Lighthouse Wind is requesting approval from the Town of Somerset’s Planning Board for two special-use permits that would allow for the placement of meteorological towers on two private properties for data collection.
The data collected would allow Lighthouse Wind to determine the viability of its proposed wind turbine project in the town.
The proposed towers would be temporary structures and be up for three years or less, according to Drew Silverman, energy assessment manager for Lighthouse Wind.
Silverman is a meteorologist who has been working in the field for eight years and been involved in the placement of more than 275 towers over his career. He serves as Lighthouse Wind’s energy assessment manager for its eastern region.
The towers are used for the collection of meteorological data such as temperature, wind speed, barometric pressure and wind direction. This data is gathered with instruments such as anemometers, wind vanes, thermometers and air pressure sensors, Silverman said.
Currently, Lighthouse Wind has erected two towers. One is in Somerset on Lower Lake Road across from the Golden Hill State Park entrance, and the other is in Yates near the intersection of Marshall and Lower Lake roads.
In addition to gathering valuable meteorological data, the existing towers have also been equipped with sensitive microphones that are used to measure bat species and passage rates at different heights.
The towers have been “successfully operating” in the proposed project area for over a year now. And in an effort to gather more information, Lighthouse Wind has been working with the Somerset Planning Board for more than six months in an effort to install two more temporary towers, according to Taylor Quarles, development manager for Lighthouse Wind.
The developer is looking to place the towers on two local residents’ properties within the Town of Somerset. One is in the back of 7469 W. Somerset Road and the second in the back of 8746 Lake Road.
“We have the full cooperation of the landowners where these towers will be installed, and appreciate their support throughout this process,” Quarles said.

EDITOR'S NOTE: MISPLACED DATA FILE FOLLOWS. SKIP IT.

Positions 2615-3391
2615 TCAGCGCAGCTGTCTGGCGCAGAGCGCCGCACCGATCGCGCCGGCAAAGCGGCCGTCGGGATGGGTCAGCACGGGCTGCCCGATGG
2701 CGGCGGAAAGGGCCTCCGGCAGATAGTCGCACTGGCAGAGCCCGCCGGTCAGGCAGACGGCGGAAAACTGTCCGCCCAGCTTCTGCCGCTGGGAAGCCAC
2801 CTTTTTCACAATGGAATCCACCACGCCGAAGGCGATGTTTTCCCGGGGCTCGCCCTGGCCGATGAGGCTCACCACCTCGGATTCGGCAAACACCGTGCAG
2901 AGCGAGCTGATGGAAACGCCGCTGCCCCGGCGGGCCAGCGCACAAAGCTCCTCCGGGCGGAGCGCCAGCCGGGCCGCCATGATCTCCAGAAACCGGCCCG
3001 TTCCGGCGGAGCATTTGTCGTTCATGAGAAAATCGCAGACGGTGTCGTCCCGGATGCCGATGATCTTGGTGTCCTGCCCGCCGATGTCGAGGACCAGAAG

The additional towers will allow the developer to determine wind variations across the site.
“The data from the existing towers has confirmed a strong and consistent wind resource in the area,” according to Silverman. “Having towers sufficiently interspersed within the project area provides a solid database of wind information across the project site.”
The data will be combined with topography and ground cover information. That data will be used to accurately predict expected wind speeds at different locations and heights, as well as to allow for safe and efficient siting of turbines, an accurate prediction of power production of each turbine, and data-driven operational protocols throughout the life of the project, Silverman added.
The planning board has worked closely with Lighthouse Wind through the application phase to make sure that all regulations and safety concerns have been met.
To accommodate those concerns, Lighthouse Wind informed the board that both towers would be installed on private land and set back from adjoining parcel lines by at least two times their height. They do not require a concrete foundation and can be installed in less than one day.
To meet the board’s considerations regarding air and ground safety, Quarles said that the towers will be equipped with night vision goggle compatible lighting, have high visibility marker balls at two elevations on all of the outermost guys wires and be painted in alternating bands of aviation orange and white.
“These safety measures designed to identify and light the towers were reviewed and approved by Mercy Flight and found to be sufficient,” Quarles said.
In addition to the tower paint itself, the guy wires connecting the tower to the ground will be marked with high visibility yellow sleeves at ground level to ensure they are clearly visible and to provide an additional safety measure.
However, planning board members were concerned over one thing. An individual who is snowmobiling in the winter season may get injured by the ground-level guy wires, if they are not aware of them or cannot see the protective sleeves due to the snow level.
Lighthouse Wind informed the board that that would then be a case of trespassing. However, board member Krista Atwater responded saying that “it doesn’t matter, it happens all the time.”
Many residents spoke out against the approval of a special use permit for the meteorological towers, saying that they were only the first step leading up to the proposed wind turbine project.
Resident Cathi Orr said, “Let’s not separate the chicken from the egg and look at this as what it really is,” when addressing the overall purpose of the towers.
Silverman said later that the towers are to accurately predict expected wind speeds at different locations and heights, as well as allow for safe and efficient siting of turbines, an accurate prediction of power production of each turbine, and data-driven operational protocols throughout the life of the project.
However, Somerset’s engineer Drew Reilly reminded the board that although the towers are used to collect data, the board is not approving the larger wind turbine project, but only temporary meteorological towers.
Board member Norman Jansen addressed the difficulty of making a decision of approving or opposing the special use permits due to the thin line between the towers and the overall proposed project.
“They are separate, but they’re not, but they are, but they’re not,” he said.
The planning board is reviewing the application and will address the special use permit further at the 7:30 p.m. Sept. 1 meeting.
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